From the moment of Donald Trump’s election, immigration advocates in Illinois have been looking for ways to not just survive the next four years but to keep advancing an immigrant-friendly agenda.

On Monday, they unveiled the Illinois TRUST Act, which seeks to extend some of the same local protections enjoyed by undocumented immigrants in Chicago and Cook County to the rest of the state.

A key provision in the legislation would bar state and local police in Illinois from engaging in immigration enforcement unless presented by federal immigration agents with a warrant issued by a judge, supporters said.

Another provision would bar federal immigration agents from entering schools or hospitals without a court-issued warrant.

OPINION

The legislation will likely be portrayed by opponents as an attempt to make Illinois a “sanctuary state” that runs the risk of being susceptible to Trump’s threats to withhold federal funding.

For that reason, organizers led by the Illinois Coalition for Immigrant and Refugee Rights intentionally avoided use of the word “sanctuary” and argued the legislation would not violate federal law.

The TRUST Act takes its name from the idea that immigrant communities are more likely to report crimes and cooperate with police if they trust their immigration status will not be made an issue.

Similar legislation has failed in the past because of concerns from local law enforcement officials, conceded Senate President John Cullerton of Chicago, the bill’s chief sponsor.

This time, Cullerton said, “we’re hopeful the law enforcement community will be supportive, rather than wary.”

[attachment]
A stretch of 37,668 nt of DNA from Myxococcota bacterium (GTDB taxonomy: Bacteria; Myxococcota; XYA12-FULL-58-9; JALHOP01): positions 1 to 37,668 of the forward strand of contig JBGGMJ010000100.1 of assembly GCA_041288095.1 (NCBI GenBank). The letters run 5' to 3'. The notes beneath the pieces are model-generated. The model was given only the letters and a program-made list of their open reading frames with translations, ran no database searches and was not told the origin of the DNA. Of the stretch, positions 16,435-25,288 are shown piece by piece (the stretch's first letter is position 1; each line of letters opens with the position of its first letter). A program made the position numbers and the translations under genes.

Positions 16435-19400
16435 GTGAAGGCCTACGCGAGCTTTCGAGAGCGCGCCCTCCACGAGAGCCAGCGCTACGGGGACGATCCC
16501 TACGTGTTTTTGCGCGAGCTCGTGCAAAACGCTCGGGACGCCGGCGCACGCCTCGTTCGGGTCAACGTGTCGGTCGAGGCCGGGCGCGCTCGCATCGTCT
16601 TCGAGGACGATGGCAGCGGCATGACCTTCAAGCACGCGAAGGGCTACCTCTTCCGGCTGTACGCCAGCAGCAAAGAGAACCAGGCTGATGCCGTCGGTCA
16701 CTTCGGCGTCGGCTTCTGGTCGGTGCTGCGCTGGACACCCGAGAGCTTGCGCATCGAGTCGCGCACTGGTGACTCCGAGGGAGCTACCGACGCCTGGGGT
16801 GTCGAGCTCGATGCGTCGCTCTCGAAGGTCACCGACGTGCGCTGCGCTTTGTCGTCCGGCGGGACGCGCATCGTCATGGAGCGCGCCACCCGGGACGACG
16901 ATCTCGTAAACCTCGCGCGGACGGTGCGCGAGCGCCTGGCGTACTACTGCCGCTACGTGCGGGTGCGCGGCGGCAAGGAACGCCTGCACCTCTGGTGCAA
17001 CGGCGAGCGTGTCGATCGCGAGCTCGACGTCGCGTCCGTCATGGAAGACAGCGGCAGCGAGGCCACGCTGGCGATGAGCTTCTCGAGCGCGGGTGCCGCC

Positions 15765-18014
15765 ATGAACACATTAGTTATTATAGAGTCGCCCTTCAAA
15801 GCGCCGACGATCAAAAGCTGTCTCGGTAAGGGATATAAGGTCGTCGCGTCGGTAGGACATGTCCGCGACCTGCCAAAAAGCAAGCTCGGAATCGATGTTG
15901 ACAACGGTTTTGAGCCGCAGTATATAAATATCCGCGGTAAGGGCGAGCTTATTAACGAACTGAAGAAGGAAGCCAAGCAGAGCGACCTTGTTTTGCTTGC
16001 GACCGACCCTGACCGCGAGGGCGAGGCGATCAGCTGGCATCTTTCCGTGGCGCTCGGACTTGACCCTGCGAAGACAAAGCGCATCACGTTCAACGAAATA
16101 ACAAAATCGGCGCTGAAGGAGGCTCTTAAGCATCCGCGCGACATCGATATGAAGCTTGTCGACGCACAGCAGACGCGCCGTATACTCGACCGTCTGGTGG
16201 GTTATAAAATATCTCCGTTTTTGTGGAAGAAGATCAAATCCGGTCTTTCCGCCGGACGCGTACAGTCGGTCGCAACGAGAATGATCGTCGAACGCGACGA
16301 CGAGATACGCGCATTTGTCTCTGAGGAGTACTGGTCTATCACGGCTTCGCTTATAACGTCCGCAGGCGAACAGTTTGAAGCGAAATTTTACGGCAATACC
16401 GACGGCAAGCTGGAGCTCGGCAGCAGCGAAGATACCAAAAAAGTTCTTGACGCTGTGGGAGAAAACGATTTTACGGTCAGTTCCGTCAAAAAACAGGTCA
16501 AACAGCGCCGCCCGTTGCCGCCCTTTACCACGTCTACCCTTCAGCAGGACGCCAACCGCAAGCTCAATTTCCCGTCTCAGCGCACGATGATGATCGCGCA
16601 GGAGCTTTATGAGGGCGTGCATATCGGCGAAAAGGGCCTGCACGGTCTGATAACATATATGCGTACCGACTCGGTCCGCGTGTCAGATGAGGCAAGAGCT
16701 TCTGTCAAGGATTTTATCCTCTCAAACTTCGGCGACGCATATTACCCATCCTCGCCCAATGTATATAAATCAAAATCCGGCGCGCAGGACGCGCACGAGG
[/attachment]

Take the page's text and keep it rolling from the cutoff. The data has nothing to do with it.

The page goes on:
Cullerton argued the measure would “free up” police to fight crime instead of enforcing immigration.

But many local jurisdictions are only too happy for their police to aid in the effort to remove those who entered the country illegally.

Cullerton was joined for the announcement by a handful of Democratic senators from the Chicago metro area, including Sen. Daniel Biss of Evanston, an announced candidate for governor.

Biss said he would welcome Republican Gov. Bruce Rauner joining the group at its next press conference to take credit for helping to pass the bill.

But Democrats would probably be just as happy if they could blame Rauner if the legislation fails.

Rauner has declared himself a supporter of comprehensive immigration reform with a path to citizenship for undocumented immigrants.

But the governor has been cautious about spending political capital on immigration issues, especially in the wake of Trump’s anti-immigrant campaign, and Democrats have been looking to flush him out.

As of late Monday, the actual legislation had yet to be filed, so I must rely on supporters’ descriptions of what it would do.

In addition to barring local police from enforcing immigration laws, the measure would also prohibit state or local governments from participating in any federal registry based on national origin or religion.

That is aimed at the Muslim registry Trump promised during the campaign but has since avoided.

Another part of the bill would require law enforcement agencies to complete paperwork certifying some undocumented immigrants as crime victims. The certification allows immigrants to apply for legal status in the U.S. if they can also show they also cooperated in the investigation of the crime.

Immigrant rights advocates, looking for legal ways to protect immigrants in the face of Trump’s deportation threats, say many local law enforcement agencies either refuse to prepare the certifications or do so slowly.

This particular type of visa was originally intended to protect victims of domestic abuse. I’ll admit I’m puzzled by the logic of giving crime victims a leg up in the immigration process.

Lawrence Benito, the coalition’s chief executive officer, said the group wants to make Illinois “the most welcoming state for immigrants and refugees in the country.”

The problem may be that part of Illinois is welcoming, and part of it isn’t.